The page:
Drug Testing in Schools: What Parents Should Know

As drug use in teens continues to rise, more schools are choosing to randomly drug test students. Many parents are divided about this issue—some welcome it as another tool to steer kids away from drugs. Others view it as intrusive, a process that should be left to parents, not educators. But according to a 2010 survey, nearly half of all 12th graders claimed to have tried an illicit drug at some point, and educators view drug tests as an opportunity to intervene for the greater good.

The main concept of school drug testing is to act as a deterrent—another valid reason for teens to resist peer pressure and not use drugs. It can also give teachers and parents some intel on a student who is using drugs and intervene appropriately.

Most schools who implement random drug testing use urine or saliva drug tests. These types of tests are the least intrusive and easy to use. Drug use can be identified in both tests for 3-5 days, depending on the type of drug.

Drug tests do not recognize alcohol use, which will only show up in a breath or blood test. This is a bit discouraging, since alcohol is by far the most-used drug among teens. But experts say most substance abusers use more than one drug, so it is entirely possible that a teen who tests positive for a narcotic may very well be drinking as well.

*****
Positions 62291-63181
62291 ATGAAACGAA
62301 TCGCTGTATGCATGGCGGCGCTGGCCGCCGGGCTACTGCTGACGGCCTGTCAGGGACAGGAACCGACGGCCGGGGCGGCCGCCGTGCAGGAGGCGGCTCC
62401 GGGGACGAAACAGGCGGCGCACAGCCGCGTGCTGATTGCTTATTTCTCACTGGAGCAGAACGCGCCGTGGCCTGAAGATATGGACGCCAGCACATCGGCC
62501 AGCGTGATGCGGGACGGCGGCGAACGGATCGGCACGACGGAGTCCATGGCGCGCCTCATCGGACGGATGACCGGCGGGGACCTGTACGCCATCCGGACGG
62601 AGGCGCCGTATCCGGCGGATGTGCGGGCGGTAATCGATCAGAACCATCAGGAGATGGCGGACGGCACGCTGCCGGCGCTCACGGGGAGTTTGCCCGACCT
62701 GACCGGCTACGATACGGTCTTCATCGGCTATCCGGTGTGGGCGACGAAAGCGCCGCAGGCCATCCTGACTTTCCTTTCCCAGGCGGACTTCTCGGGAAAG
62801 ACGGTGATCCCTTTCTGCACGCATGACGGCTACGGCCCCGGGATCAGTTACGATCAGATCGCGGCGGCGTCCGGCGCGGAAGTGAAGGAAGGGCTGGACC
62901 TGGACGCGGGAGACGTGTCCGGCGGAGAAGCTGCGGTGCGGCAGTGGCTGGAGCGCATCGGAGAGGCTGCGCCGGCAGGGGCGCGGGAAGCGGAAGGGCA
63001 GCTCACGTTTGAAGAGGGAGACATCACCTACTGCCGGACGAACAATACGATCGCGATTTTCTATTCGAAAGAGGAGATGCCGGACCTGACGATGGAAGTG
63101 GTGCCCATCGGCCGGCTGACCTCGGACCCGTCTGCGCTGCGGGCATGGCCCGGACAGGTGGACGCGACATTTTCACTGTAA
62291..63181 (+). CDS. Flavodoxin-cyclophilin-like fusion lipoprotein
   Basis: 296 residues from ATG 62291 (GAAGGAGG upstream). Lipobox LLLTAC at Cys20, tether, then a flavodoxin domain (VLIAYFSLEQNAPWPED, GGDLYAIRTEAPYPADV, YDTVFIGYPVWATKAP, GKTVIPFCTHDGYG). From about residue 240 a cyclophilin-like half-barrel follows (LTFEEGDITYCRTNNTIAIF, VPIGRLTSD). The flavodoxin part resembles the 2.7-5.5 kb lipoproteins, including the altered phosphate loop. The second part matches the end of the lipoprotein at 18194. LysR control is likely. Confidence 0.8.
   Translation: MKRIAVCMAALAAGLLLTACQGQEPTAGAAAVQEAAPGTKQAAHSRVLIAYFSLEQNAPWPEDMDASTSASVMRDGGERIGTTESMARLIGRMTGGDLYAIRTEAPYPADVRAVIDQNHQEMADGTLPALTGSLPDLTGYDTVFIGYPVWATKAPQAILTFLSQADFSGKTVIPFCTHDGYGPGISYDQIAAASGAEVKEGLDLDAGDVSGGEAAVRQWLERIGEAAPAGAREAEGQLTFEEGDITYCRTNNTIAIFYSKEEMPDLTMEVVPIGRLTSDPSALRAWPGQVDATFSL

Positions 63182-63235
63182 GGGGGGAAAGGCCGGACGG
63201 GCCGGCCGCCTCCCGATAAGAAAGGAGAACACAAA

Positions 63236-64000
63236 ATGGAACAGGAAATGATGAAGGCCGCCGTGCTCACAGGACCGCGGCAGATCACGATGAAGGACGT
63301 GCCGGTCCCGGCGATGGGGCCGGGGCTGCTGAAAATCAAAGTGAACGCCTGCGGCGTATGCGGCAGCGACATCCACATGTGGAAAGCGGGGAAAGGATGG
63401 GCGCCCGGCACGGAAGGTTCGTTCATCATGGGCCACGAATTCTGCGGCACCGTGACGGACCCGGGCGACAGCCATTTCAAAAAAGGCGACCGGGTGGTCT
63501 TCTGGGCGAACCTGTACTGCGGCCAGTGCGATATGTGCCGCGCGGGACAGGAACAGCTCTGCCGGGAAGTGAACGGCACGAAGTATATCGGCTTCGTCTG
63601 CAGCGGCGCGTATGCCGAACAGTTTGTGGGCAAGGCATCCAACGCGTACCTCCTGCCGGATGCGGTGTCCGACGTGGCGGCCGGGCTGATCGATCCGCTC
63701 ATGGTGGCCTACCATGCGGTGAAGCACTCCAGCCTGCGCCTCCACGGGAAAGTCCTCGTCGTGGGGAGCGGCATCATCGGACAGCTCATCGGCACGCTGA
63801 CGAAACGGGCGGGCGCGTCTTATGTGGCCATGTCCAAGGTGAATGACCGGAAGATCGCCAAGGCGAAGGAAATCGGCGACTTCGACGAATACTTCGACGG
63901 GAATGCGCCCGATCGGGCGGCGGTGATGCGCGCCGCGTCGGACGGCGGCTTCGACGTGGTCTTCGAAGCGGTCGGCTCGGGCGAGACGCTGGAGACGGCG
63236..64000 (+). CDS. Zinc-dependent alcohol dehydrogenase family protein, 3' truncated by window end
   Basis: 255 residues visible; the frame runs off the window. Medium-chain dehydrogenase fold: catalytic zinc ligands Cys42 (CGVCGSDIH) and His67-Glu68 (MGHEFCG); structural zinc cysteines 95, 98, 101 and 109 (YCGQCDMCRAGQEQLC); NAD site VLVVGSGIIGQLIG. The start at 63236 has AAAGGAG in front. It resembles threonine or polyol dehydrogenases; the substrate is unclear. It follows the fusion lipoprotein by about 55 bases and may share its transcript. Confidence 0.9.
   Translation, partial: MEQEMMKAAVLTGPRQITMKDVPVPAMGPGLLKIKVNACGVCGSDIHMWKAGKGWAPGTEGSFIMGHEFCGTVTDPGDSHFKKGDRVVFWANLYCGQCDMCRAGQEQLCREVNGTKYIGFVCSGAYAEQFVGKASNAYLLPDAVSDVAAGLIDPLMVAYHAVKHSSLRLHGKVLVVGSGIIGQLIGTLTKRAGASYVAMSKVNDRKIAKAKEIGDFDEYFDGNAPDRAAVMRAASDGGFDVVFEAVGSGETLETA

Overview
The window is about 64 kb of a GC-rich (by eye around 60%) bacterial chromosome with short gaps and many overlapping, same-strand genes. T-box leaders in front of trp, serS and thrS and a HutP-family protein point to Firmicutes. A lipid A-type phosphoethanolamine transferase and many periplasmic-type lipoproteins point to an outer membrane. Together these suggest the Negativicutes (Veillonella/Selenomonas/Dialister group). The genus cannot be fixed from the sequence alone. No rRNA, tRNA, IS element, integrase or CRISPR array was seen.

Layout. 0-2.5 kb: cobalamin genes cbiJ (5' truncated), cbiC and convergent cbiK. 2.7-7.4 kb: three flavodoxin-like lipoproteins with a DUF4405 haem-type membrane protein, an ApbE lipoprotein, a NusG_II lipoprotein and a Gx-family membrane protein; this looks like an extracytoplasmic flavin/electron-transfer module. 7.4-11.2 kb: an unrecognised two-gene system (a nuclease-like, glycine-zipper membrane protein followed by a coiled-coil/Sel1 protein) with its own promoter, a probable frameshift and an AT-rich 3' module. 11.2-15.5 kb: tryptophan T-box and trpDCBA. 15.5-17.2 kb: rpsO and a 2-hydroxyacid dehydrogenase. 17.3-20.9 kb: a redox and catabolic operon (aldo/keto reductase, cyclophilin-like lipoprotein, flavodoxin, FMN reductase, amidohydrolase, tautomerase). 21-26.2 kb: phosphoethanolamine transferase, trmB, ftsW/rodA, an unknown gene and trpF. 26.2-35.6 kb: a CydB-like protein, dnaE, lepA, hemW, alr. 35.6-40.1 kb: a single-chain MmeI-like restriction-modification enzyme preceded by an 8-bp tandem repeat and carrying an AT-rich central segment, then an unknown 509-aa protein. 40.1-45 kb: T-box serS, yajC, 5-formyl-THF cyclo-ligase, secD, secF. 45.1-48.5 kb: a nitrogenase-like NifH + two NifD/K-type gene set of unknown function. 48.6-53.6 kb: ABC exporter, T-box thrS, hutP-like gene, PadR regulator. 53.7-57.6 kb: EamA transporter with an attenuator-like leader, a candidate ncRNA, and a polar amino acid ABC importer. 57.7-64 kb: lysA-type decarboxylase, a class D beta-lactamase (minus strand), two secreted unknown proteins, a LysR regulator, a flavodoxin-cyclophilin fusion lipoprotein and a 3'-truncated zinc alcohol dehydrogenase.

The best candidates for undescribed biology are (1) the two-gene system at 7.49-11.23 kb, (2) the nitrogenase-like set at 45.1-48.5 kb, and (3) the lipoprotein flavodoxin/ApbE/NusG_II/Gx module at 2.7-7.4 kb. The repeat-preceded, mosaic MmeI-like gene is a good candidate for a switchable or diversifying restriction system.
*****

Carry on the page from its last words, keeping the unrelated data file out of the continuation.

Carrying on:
Some parents (or students) may question the constitutionality of drug testing in schools, but in many cases it is perfectly legal. According to the National Institute on Drug Abuse (NIDA), schools can administer random drug tests to any students participating in competitive extracurricular activities. Before, only athletes could be tested. Now, even glee club members could be subjected to tests, providing they are competing. Despite recent court rulings, students and their lawyers continue to argue privacy issues, and the debate will no doubt linger on.

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